We should all be proud of Del Mar’s resources, both natural and human. Our natural environment is surely the envy of many. Our citizenry includes many highly accomplished and successful individuals. And, the City itself has achieved so much in terms of retaining its architectural charm, preserving and expanding its open public spaces and facilities, and keeping itself financially viable. While we cannot take credit for the breathtaking beauty of our natural environment, we can rightfully do so for our successes both personal and civic. What we may sometimes forget is that our successes are not solo endeavors, but rather the result of those who have helped and guided us along the way. While citizen involvement has had a large impact in making Del Mar what it is, we should recognize the important supporting role that our public servants have played and continue to play. We have been very fortunate to have City employees of the highest quality and dedication. Our administrative staff has kept the business of the city running smoothly, our planning staff has worked hard to maintain orderly development in concert with our Community Plan, our firefighters and lifeguards have kept us and our visitors safe, our public works staff has maintained the city’s resources in good working order and our community service staff has provided the hospitality, control and enforcement to make our city an enjoyable and orderly place to live.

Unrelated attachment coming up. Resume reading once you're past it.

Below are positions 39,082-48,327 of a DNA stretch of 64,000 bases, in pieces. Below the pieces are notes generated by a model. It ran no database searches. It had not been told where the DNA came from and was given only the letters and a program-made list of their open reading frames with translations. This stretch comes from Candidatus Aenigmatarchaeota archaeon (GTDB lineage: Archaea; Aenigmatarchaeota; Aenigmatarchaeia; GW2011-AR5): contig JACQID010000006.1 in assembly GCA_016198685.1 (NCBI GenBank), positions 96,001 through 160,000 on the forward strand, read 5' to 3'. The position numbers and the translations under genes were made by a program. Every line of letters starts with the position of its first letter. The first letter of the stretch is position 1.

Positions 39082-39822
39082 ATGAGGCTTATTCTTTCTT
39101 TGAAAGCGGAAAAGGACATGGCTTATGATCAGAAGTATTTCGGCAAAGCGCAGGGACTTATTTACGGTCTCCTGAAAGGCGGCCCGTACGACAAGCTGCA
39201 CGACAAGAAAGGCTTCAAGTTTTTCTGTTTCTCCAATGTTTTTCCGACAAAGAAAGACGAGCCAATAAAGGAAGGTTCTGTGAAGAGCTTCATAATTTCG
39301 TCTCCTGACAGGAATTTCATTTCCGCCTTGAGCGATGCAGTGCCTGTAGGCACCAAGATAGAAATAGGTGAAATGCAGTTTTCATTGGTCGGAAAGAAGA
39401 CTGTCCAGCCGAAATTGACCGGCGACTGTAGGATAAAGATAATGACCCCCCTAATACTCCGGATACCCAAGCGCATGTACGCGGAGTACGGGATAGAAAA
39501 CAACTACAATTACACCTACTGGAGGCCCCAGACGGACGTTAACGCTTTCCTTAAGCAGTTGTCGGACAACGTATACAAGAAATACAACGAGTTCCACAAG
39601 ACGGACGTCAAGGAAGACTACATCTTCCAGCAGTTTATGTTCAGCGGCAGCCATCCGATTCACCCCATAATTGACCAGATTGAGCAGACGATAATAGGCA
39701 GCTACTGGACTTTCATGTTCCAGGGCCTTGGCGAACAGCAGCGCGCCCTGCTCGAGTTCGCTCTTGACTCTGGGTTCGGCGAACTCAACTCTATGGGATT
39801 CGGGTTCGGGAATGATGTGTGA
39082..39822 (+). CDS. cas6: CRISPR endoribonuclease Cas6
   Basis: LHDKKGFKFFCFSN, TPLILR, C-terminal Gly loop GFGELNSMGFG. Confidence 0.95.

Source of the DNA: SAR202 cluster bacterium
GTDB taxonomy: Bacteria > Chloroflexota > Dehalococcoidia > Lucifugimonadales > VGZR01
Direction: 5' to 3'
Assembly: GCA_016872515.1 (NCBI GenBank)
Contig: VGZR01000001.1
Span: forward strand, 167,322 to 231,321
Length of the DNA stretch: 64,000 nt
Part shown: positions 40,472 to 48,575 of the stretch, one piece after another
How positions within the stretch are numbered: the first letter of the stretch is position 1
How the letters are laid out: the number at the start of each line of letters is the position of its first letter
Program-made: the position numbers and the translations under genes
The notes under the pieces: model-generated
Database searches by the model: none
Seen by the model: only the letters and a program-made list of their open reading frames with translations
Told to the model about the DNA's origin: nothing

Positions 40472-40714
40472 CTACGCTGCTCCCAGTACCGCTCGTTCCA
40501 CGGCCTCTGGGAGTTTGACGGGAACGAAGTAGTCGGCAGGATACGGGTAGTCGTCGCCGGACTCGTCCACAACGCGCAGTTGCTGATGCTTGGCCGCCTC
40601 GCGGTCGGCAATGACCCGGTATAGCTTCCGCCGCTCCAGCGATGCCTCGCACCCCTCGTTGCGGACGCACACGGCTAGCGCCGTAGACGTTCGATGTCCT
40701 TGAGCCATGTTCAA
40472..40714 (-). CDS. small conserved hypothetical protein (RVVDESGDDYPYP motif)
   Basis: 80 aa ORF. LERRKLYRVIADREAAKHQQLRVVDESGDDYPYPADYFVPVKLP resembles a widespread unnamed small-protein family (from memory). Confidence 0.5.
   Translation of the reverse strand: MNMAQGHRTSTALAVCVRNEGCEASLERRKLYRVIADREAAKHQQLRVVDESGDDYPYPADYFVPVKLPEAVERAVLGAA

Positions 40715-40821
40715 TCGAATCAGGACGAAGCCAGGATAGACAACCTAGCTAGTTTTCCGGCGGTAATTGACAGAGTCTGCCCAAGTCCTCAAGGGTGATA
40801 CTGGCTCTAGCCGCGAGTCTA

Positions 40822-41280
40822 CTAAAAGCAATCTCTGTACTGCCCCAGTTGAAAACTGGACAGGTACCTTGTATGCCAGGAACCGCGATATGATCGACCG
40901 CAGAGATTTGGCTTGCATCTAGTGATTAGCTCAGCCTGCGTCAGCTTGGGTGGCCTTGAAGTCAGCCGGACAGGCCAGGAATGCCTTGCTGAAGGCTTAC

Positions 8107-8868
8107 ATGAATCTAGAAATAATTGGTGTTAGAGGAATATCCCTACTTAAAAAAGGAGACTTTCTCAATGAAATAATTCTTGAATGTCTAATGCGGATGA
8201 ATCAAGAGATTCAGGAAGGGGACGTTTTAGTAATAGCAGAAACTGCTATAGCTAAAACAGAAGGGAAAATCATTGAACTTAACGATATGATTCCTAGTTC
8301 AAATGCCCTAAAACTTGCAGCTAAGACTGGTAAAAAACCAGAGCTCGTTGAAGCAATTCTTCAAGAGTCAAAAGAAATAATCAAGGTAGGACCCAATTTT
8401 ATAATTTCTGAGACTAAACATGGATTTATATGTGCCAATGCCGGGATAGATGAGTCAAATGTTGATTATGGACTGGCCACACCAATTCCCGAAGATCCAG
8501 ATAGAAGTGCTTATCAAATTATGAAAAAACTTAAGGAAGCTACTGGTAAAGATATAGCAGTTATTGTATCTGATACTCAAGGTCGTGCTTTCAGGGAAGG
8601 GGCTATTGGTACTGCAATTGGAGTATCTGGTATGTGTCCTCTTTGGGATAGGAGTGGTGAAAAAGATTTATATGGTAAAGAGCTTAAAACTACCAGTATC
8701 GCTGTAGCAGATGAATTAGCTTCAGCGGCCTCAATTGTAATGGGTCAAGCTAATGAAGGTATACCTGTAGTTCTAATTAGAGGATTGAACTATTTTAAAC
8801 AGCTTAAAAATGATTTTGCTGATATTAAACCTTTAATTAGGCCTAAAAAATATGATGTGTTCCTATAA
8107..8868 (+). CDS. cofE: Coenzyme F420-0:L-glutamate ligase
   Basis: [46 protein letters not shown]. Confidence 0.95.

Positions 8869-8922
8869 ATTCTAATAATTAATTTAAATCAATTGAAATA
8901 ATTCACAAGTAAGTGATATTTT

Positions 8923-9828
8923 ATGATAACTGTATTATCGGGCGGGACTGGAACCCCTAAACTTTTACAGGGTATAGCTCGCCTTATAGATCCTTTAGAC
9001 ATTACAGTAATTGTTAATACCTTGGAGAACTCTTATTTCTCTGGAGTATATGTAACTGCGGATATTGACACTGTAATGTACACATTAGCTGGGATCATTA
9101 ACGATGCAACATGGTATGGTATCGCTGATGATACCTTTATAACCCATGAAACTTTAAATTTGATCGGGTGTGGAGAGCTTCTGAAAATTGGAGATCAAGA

Our City Clerk of over 20 years, Mercedes Martin, who is retiring this year, exemplifies this type of dedication. Very few City Clerks have responsibility for Information Services. Even though Mercedes had no IT background, she was given this responsibility and was able to learn a skill that was beyond her education and training. Her departure highlights to us the nature of the talent that we have and need. Thus it is incumbent upon us to recognize the worth of those who serve our city. Human talent is more valuable than gold, and when we find it we should seek to retain it by demonstrating our appreciation in all ways possible. Certainly the move to improve working conditions by building a new City Hall is a step in the right direction. However, while it may seem a winning financial tactic to keep public salaries lower than most other cities, it could be a losing long-term strategy if we want to maintain our successful trajectory. Del Mar should strive to stay competitive in recruiting and retaining the talent that we have and that we need, and we should let our city workers know how much we appreciate them.